Date of Degree
PhD (Doctor of Philosophy)
Bradley D. Jones
Francisella tularensis is the etiological agent of tularemia, a severe and potentially fatal disease in humans. It is extremely infectious by the aerosol route, being thought to cause disease in humans with an infectious dose as small as one to ten organisms, which led to its weaponization by several nations and classification as a category A select agent by the Centers for Disease Control and Prevention. An intracellular pathogen, relatively little is known about the mechanisms by which Francisella is capable of successfully modulating host cell processes to escape its phagosome and replicate within the cytosol and what genes beyond the Francisella pathogenicity island are required. Furthermore, in the context of aerosol exposure, it is unknown what cells F. tularensis initially interacts with and the overall contribution of those interactions to inhalational tularemia. I initiated this study by generating an in vitro model system to study interactions of F. tularensis with epithelial cell lines in tissue culture. Utilizing this system, I determined that F. tularensis LVS was capable of adherence to human epithelial cell lines of alveolar (A549), bronchial airway (HBE), and cervical carcinoma (HEp-2) origin. Furthermore, LVS was capable of invading these cell lines and growing productively within them. In order to detect genes important for virulence in this system, I generated a ~15,000 member transposon library in virulent strain Schu S4 that was could be screened in a high-throughput manner by transposon site hybridization. As uptake in the in vitro epithelial cell line system was relatively inefficient, I screened this library through human primary macrophages. Results of the screen implicated 207 genes as negatively selected in the human macrophage model. Of these, I generated mutants in genes residing in a locus of the Francisella chromosome, FTT1236, FTT1237, and FTT1238, to determine their virulence phenotypes. Mutants in these genes demonstrated significant vulnerability to complement-mediated lysis as compared with wild type Schu S4. Analysis of purified LPS and capsule from these mutants further showed that they had marked defects in O-antigen and capsular polysaccharide biosynthesis. Complementation of these mutants restored surface polysaccharide biosynthesis and further determined that FTT1236 and FTT1237 compose an operon, as a mutation in FTT1236 is polar onto FTT1237. Characterization of the intracellular defect of these mutants in the absence of active complement demonstrated that they were taken up more efficiently by primary human macrophages than wild type Schu S4 and were capable of phagosomal escape but exhibited reduced intracellular growth. Microscopic analysis of macrophages infected with mutant bacteria revealed that, as early as 16 hpi, these macrophages exhibited signs of cell death. In contrast, cells infected with Schu S4 exhibited a healthy, spread morphology as late as 32 h, despite significantly more extensive F. tularensis cytosolic replication. Quantitation of cell death by the release of lactate dehydrogenase, signifying membrane permeability, confirmed that mutants in FTT1236, FTT1237, and FTT1238 induced early cell death in infected macrophages as compared with wild type Schu S4. Together, this work contributes to our understanding of the factors, such as O-antigen and capsule, required for and genes involved in Francisella's lifecycle as an intracellular pathogen.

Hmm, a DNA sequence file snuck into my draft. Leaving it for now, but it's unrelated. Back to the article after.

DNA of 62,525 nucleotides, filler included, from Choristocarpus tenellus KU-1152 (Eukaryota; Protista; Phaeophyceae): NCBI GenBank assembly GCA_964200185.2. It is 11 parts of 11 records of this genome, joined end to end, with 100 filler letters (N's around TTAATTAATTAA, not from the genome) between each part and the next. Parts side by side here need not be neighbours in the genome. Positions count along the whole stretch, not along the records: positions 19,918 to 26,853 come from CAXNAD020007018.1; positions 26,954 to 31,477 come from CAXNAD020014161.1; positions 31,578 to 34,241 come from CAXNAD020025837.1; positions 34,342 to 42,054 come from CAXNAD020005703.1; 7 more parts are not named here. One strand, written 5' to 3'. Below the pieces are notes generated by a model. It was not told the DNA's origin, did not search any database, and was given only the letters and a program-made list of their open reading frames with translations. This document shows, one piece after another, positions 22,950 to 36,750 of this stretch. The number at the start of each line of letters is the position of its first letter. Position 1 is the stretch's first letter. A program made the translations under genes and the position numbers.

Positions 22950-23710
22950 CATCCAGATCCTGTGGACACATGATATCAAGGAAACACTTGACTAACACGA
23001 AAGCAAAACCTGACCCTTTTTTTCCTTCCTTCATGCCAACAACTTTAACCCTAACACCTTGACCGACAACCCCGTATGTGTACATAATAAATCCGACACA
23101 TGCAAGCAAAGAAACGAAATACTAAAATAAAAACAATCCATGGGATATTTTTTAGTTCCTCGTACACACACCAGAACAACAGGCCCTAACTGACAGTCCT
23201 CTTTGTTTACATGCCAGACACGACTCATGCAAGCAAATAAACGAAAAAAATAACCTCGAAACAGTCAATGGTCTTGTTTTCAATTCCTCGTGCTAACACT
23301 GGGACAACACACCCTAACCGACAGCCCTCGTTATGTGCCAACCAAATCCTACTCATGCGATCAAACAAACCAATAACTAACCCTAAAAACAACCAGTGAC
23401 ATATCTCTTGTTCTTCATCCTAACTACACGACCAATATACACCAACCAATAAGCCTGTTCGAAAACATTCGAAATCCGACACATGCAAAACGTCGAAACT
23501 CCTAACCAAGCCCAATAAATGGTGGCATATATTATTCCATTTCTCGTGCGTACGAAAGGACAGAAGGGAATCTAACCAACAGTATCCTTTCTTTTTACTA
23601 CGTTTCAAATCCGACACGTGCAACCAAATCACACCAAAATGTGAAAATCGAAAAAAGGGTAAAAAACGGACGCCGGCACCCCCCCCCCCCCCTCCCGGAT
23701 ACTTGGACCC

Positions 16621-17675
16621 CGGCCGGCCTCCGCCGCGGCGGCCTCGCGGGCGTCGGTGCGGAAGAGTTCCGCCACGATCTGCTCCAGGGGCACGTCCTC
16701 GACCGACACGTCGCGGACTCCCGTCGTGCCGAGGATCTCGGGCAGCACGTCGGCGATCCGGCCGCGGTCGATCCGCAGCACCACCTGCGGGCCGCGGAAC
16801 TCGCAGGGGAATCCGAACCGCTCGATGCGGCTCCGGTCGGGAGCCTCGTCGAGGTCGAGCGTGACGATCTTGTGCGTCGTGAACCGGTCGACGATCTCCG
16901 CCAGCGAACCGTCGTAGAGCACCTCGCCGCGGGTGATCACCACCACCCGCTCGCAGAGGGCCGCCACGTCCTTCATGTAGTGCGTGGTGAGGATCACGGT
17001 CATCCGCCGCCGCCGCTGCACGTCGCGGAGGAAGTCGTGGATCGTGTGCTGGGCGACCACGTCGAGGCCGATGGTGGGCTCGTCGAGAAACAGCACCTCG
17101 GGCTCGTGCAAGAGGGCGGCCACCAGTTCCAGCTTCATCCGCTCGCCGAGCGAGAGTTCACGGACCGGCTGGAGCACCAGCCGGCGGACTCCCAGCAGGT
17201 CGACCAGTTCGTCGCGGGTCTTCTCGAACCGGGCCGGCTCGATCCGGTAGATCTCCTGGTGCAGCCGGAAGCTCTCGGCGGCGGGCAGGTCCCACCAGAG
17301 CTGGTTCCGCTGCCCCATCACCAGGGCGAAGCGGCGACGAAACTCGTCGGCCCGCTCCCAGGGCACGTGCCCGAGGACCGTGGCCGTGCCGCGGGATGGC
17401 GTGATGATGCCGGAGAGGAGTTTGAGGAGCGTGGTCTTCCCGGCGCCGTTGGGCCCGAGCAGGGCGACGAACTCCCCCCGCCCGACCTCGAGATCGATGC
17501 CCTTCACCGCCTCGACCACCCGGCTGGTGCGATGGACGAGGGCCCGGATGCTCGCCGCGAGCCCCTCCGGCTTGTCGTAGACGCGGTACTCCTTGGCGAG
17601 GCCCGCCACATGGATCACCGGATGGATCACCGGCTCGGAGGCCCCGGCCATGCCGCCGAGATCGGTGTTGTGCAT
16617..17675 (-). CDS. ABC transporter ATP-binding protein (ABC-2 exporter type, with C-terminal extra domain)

Copyright 2010 Stephen Robert Lindemann